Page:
CC: Do you guys think there should be more campus resources to help first-generation students?
AS: Definitely. That’s why, as of right now, we’re working with a lot of resources. For example, we’re working with Student Financial Services so we can have them come and do workshops for us and say listen, this is the difference between a subsidized and an unsubsidized loan, because honestly, I didn’t know what the hell the difference was. So just collaborating with different resources out there and bringing them in for first-gen students is just the beginning steps, but it means a lot for first-gen students.
CC: What do you guys think makes first-generation students’ experiences different from those whose families have gone to college?
OS: A lot of the times, they’re changing a narrative of their lives. So in terms of me, I have a lot of educated family members, but nobody went to college. … But now that I’ve gone to college, my little brother looked at me as, you know, I’m going to go to college too. And now he’s enrolled in college, you know what I mean? And for me, I didn’t have any help, but I literally call him once a month and say, “How you doing?” And he has tons of questions, and he has someone to answer the questions.
AS: When you see a student that their family has been to college — their mothers, their fathers, their grandfathers — they already got this system down pat. They already know what to do, what’s the deal and how to get through this college experience. For someone like me, basically, my mother didn’t get a high school diploma — she always says she graduated from the streets of Brooklyn. Me, I have to take on this experience by myself, and I don’t have that family member or that person in my life that I can ask for how was your college experience and how could it apply to mine. So for example, I have my nephews and my nieces, and they always ask me, “Where are you going? Why do you always have to leave?” I’m like, “Because I have to go to college.” So it’s good that they have actually have someone because my sisters never even went to college: They graduated high school, but that was it.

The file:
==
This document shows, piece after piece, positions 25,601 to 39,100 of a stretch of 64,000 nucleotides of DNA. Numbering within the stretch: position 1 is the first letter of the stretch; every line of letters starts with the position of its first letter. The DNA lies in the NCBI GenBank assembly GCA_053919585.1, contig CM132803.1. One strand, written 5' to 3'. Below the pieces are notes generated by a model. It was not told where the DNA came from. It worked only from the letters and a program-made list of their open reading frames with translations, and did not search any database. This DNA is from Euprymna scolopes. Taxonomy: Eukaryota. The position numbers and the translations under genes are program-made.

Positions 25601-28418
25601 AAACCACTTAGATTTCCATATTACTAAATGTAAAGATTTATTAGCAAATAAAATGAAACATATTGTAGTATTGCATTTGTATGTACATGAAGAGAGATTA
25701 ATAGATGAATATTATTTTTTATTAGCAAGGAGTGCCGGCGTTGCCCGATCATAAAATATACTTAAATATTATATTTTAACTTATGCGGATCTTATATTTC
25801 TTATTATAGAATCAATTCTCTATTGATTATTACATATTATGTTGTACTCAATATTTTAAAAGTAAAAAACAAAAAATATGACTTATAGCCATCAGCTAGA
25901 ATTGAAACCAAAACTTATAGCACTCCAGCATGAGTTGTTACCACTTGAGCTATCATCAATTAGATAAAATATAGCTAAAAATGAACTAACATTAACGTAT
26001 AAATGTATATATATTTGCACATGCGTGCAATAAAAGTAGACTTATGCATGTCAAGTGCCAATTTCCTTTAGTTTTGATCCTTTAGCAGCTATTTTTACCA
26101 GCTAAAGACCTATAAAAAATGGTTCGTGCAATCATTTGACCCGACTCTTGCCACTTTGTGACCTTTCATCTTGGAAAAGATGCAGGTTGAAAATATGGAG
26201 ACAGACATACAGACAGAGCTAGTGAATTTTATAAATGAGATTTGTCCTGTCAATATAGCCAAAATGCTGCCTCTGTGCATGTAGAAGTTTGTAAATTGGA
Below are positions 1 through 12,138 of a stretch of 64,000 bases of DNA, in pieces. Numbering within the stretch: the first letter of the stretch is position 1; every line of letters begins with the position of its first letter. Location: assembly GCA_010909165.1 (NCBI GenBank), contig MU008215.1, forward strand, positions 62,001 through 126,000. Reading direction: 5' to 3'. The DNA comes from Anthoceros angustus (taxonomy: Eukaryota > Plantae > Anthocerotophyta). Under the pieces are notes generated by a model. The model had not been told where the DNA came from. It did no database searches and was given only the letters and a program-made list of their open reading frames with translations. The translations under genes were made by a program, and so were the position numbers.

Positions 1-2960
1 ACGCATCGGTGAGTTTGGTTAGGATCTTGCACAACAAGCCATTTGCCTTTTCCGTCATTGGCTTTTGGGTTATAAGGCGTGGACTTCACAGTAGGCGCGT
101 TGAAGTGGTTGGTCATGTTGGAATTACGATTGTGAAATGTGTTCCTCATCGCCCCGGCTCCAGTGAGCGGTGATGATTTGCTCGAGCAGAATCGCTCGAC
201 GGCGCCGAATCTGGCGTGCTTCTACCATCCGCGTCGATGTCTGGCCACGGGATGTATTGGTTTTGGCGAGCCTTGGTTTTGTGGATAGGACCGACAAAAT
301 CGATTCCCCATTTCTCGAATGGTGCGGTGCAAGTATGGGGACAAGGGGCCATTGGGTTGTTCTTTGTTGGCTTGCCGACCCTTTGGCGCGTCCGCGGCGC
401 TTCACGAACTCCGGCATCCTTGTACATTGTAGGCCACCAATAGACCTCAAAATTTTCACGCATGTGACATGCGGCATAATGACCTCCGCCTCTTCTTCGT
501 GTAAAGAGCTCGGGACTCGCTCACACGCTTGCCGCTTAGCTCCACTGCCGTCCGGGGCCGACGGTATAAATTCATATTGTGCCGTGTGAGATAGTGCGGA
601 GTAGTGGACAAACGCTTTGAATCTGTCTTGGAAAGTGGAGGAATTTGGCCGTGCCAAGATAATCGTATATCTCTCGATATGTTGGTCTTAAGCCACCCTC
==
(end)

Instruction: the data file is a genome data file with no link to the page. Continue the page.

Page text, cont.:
OS: Echoing off of Avery, it’s a unique school–home life balance there. So whatever you left at home might be a lot different — so there might be pressures coming from home. There might be a little bit of guilt. And it’s just a different psychological way of going through your education because you’re doing something that there is no precedent for in your life in a lot of cases. So yeah, I say the most unique thing would be the psychological pressures on being one of a kind and not knowing that there’s a thousand students here on campus just like you.